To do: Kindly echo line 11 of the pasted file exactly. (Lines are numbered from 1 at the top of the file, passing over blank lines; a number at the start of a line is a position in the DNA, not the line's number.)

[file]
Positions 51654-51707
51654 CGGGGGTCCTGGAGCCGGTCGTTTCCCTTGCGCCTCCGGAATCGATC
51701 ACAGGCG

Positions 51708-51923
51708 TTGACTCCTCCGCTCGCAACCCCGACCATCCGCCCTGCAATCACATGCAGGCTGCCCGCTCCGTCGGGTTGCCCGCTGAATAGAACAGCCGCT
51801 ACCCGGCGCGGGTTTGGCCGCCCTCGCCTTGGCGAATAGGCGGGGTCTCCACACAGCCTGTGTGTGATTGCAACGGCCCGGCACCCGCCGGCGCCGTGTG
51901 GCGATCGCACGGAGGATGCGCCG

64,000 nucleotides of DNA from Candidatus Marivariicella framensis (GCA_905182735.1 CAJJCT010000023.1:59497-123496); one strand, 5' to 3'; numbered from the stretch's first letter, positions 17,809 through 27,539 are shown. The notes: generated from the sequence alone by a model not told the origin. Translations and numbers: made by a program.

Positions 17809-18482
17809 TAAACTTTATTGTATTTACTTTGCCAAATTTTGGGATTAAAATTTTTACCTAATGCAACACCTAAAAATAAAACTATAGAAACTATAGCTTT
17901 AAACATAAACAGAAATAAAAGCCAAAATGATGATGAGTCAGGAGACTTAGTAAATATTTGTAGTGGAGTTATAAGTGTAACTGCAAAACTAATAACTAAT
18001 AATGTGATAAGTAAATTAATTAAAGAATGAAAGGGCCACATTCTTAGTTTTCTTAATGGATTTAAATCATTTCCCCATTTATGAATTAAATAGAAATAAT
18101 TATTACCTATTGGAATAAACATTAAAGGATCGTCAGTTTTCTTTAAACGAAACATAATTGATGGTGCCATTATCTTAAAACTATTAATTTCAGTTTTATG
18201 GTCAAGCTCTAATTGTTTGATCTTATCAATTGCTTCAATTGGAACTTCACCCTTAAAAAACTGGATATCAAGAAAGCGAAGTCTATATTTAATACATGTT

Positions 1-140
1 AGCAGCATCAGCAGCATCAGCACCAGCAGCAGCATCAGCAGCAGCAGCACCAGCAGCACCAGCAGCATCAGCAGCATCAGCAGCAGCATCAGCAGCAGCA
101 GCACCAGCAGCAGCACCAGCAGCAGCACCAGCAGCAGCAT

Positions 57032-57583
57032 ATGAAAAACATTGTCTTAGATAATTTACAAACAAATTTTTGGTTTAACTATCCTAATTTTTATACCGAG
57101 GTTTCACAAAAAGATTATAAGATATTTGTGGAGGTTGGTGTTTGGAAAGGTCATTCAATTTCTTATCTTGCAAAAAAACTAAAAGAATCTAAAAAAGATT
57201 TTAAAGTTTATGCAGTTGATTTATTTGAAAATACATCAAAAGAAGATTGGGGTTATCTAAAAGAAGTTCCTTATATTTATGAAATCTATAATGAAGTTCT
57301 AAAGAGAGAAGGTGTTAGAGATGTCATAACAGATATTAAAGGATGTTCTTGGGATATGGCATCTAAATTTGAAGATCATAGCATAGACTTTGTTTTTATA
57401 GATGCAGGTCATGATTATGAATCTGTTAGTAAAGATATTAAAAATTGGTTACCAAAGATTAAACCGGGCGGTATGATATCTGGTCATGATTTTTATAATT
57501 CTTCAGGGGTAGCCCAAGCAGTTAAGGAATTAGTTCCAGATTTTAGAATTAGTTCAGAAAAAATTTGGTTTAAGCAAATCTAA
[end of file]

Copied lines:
17901 AAACATAAACAGAAATAAAAGCCAAAATGATGATGAGTCAGGAGACTTAGTAAATATTTGTAGTGGAGTTATAAGTGTAACTGCAAAACTAATAACTAAT